NOT FOR PUBLICATION WITHOUT THE APPROVAL OF THE APPELLATE DIVISION
Argued May 31, 2012
On appeal from Superior Court of New Jersey, Chancery Division, Hudson County, Docket No. C-0026-05.
Vincent S. Verdiramo argued the cause for appellant (Verdiramo & Verdiramo, P.A., attorneys; Brian P. Matousek, on the brief).
Donald B. Fraser, Jr., argued the cause for respondent (Perrotta, Fraser & Forrester, L.L.C., attorneys; Mr. Fraser, of counsel and on the brief).
Before Judges Fuentes, Harris, and Koblitz.
This appeal involves a partnership dispute regarding the value of the partners' respective contributions to the partnership. The trial court's factual findings were supported by the record and therefore binding on this court. In the absence of legal error, we affirm.
Plaintiff Ibrahim Fayed and defendant Montasser Hanno entered into a partnership to acquire properties in Jersey City and Passaic. Each party contributed equally to the venture and owned 50 percent of the partnership's properties. The dispute at issue concerns a Jersey City property purchased by the partnership on June 30, 2003, for $281, 101 and sold on August 3, 2005, for $750, 000. The partnership's net profit from the sale was $390, 571.58. The partners distributed to themselves $100, 000, resulting in each partner receiving $50, 000.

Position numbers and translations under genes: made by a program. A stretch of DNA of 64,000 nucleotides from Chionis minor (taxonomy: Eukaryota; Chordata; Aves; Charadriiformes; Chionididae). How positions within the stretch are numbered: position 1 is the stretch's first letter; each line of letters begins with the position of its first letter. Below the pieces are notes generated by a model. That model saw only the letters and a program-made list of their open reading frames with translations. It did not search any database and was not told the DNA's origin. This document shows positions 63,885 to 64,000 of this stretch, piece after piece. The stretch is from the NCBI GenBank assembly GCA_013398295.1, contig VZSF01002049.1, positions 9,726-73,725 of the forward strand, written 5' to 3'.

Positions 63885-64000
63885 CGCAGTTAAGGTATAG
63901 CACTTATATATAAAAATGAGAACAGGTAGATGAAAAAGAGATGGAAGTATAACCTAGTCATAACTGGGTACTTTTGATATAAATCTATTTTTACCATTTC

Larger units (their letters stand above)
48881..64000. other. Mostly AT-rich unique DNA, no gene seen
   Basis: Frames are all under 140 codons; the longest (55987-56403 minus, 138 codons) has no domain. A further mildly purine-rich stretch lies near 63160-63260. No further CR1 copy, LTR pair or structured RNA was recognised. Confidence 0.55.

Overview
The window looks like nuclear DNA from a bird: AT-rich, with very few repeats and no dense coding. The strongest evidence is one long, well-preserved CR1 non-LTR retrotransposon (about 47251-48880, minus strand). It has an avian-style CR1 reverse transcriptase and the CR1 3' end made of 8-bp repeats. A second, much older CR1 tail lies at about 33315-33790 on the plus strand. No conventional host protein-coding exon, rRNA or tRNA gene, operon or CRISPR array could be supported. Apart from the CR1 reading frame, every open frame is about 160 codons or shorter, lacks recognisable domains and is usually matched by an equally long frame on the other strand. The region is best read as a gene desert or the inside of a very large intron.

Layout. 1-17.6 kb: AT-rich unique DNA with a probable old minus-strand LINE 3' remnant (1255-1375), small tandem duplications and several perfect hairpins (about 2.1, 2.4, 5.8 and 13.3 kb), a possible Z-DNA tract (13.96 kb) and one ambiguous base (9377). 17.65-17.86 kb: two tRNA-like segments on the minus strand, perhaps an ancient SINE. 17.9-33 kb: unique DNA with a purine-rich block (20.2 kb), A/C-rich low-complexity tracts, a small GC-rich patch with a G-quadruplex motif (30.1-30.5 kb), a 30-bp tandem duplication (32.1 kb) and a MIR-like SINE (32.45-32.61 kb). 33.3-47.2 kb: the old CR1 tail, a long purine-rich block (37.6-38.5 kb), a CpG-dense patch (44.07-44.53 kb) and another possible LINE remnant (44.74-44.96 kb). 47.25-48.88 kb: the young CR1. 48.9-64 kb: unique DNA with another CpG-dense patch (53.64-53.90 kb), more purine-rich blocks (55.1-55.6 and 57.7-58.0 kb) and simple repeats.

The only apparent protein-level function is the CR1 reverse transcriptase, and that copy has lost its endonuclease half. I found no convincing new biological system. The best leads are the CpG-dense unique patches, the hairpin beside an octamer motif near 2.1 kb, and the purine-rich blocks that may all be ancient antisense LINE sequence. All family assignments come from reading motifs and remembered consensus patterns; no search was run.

The remainder of the net proceeds, $290, 571.58, was kept in trust. Unable to reach an amicable resolution as to how to distribute these funds, the matter ended up before the Chancery Division. Both parties presented testimony regarding their respective improvements and financial contributions to the acquisition of the property.
The matter was tried over a period of six non-sequential days, commencing on January 7, 2008, and ending on June 3, 2008. Four witnesses testified, Fayed, Hanno, Sylvia Vique, who identified herself as "a bookkeeper and kind of secretary" to Fayed, and Youssef Eldik, a carpenter and contractor.
After considering the testimony of these witnesses and the arguments of counsel, Judge Thomas P. Olivieri held in favor of defendant and awarded him the amount of $15, 500 to compensate him, "under a concept of sweat equity, " for the 31 weeks that he worked on the property, reasoning that:
[D]efendant would have this court pay an amount or award an amount of $700 per week times the 31 weeks. I find that that is a bit high. I heard testimony in this matter that the others who worked on the property received approximately $500 per week, and I understand that Mr. Hanno's job there was supervisory, and perhaps there's an argument that he should be paid more, but I really didn't hear any expert testimony about what a ...